What it also meant-- not necessarily limited government, but another philosophy that arose at this particular time was that there should be market-driven principles and that research goals should be much more narrowly defined. And we actually began to see a shift from that Cartesian view of the primacy of basic research to more applied research.
So for example, we had the Strategic Defense Initiative, otherwise known as Star Wars. And there was a lot of money thrown after SDI, but not a whole lot of it actually made it into research universities. So here again, this very important political development, if you will, having implications for the research university.
The final thing I'd make mention to is the increased funding in the life sciences and engineering. And again, this phenomenon reflected that transition away from basic research to more applied research. In fact, at the end of the 20th century, medical schools were actually receiving more money in federal funding than practically all other areas of research combined-- quite a dramatic situation.
Now I could make reference to online education and the involvement of research universities in that, but that's really not the direction I want to go in. I want, however, to make as a final important development in research universities the phenomenon of globalization and the scramble for intellectual capital. And this indeed is truly a significant issue of our time and is affecting research universities and changing and transforming universities in fairly fundamental ways.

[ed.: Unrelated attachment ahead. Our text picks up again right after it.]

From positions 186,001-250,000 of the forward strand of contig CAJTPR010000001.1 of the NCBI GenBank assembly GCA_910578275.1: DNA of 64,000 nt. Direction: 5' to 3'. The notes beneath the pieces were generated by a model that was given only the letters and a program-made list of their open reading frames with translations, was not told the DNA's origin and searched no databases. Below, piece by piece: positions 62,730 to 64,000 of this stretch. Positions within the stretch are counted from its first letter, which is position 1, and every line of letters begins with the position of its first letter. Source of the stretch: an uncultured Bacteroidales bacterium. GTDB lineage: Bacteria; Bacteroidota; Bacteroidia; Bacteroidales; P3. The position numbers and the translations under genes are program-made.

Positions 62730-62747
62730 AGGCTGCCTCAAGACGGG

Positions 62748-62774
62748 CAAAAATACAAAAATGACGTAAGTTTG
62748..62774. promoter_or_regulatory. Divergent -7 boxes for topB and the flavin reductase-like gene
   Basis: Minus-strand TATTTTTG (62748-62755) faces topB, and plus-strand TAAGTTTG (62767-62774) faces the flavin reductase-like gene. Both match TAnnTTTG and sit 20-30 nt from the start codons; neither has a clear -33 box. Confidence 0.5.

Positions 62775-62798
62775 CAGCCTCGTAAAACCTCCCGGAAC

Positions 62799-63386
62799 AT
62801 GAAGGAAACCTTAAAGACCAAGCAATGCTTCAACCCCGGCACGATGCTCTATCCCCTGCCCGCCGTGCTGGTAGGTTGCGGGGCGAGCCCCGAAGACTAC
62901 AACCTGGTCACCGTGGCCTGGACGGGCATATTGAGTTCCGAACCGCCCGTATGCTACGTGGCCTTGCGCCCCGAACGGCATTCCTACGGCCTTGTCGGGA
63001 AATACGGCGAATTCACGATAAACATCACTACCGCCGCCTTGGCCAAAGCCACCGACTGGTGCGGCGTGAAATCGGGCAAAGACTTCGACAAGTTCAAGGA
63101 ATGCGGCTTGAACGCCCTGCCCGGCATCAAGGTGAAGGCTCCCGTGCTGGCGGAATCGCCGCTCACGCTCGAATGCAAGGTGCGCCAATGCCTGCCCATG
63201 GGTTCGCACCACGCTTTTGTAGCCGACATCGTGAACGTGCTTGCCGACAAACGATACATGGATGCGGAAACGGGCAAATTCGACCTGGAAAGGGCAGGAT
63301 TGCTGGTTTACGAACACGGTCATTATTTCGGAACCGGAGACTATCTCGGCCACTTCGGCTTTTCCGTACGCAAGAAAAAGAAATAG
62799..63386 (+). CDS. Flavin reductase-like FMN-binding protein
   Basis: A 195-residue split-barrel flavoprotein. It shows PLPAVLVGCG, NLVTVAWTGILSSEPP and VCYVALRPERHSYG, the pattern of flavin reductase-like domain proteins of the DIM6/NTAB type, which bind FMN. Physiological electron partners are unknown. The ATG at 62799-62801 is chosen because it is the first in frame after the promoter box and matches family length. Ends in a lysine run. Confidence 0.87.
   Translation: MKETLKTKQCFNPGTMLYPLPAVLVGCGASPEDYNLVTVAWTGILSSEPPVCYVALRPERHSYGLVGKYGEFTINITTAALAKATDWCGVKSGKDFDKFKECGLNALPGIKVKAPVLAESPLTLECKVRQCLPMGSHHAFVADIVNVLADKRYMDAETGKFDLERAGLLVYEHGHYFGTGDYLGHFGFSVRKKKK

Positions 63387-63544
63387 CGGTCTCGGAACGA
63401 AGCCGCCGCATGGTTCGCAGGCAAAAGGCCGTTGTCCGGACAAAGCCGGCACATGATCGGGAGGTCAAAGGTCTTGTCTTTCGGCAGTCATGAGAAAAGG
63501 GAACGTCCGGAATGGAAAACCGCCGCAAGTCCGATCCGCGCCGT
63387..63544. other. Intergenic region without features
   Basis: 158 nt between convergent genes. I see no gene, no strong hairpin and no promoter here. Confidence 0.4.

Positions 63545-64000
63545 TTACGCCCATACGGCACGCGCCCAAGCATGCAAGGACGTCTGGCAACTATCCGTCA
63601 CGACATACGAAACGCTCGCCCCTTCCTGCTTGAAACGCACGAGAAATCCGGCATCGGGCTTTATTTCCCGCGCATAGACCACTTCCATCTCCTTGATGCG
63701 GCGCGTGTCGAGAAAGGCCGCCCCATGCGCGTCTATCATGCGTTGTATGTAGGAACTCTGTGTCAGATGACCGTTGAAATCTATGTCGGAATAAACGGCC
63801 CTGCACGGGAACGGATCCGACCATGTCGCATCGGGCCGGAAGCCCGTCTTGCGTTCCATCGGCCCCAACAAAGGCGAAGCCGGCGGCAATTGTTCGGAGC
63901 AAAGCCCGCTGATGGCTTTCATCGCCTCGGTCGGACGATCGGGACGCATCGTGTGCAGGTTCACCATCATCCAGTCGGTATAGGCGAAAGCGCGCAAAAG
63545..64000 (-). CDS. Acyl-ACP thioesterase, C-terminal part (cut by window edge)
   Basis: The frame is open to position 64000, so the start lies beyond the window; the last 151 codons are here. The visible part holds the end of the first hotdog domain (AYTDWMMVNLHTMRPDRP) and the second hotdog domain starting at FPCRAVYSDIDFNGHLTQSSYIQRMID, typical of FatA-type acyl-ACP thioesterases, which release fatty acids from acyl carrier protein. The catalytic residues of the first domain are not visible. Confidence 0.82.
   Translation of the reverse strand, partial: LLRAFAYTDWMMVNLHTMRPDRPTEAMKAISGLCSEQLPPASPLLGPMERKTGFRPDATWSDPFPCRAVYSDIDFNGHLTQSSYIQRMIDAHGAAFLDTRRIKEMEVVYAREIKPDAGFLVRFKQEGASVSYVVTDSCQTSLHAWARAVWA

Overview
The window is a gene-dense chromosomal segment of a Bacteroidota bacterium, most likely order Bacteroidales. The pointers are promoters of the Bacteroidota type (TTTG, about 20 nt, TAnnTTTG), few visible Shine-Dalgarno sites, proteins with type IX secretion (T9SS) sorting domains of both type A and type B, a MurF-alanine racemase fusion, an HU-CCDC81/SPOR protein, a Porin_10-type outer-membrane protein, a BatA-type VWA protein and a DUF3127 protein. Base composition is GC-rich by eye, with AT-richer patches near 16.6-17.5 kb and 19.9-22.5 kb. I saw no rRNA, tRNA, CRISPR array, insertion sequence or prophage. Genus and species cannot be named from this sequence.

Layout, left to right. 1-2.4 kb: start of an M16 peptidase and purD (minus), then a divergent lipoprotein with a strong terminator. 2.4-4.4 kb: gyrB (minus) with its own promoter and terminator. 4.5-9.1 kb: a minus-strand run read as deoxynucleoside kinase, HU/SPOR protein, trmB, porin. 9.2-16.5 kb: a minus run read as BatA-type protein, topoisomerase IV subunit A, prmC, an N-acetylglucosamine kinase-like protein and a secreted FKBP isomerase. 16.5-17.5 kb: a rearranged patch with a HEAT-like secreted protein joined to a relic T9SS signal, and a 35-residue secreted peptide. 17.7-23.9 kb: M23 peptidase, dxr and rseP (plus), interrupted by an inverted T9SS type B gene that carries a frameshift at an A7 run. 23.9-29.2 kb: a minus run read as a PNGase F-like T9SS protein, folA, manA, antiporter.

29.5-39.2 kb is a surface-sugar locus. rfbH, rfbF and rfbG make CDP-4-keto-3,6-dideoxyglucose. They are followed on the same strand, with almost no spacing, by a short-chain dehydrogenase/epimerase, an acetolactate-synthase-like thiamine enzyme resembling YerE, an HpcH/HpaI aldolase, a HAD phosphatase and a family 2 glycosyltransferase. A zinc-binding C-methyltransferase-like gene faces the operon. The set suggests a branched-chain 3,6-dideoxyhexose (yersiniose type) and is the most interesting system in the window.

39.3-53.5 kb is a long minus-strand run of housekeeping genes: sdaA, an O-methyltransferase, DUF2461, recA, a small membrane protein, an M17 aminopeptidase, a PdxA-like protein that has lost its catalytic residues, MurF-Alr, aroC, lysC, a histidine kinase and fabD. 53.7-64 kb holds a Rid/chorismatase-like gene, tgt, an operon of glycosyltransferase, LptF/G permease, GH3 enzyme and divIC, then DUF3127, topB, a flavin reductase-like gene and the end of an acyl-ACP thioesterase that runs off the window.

I think we all understand that the age of research is characterized principally by the interdependence and interconnectedness of nations. And it's manifested in a variety of spheres-- economic, political, social, cultural, knowledge spheres. It involves the mobility of goods, services, and people as well as ideas, even disease. And it is also characterized by the accelerated use of information, transportation, and communication technologies.
And the reality is that much of this is driven by research-- much of this is driven by research. And so I'm not going to say that research universities are responsible for globalization, but the work that research universities do goes a long way in helping to enable this amazing and unprecedented phenomenon that we are currently witnessing.
I should also say that the most important factor shaping the internationalization of higher education, the most important factor shaping research universities today in the early years of the 21st century, is also globalization. So we have to deal with globalization. It's inescapable. It's staring us in the face, and we have to engage with it in order to continue to be relevant.
Globalization is actually impacting research universities in a variety of ways. There is, for example, international student mobility. There are currently 4.3 million students who are studying in countries other than their own, for a variety of reasons. And I can deconstruct that, but we don't have time for that today.
But in 10 years, that number is expected to double. And so it's one of the characteristics of globalization relative to higher education research universities. And as you well know, a significant percentage of international students are at research university. Just look at the statistics in the United States.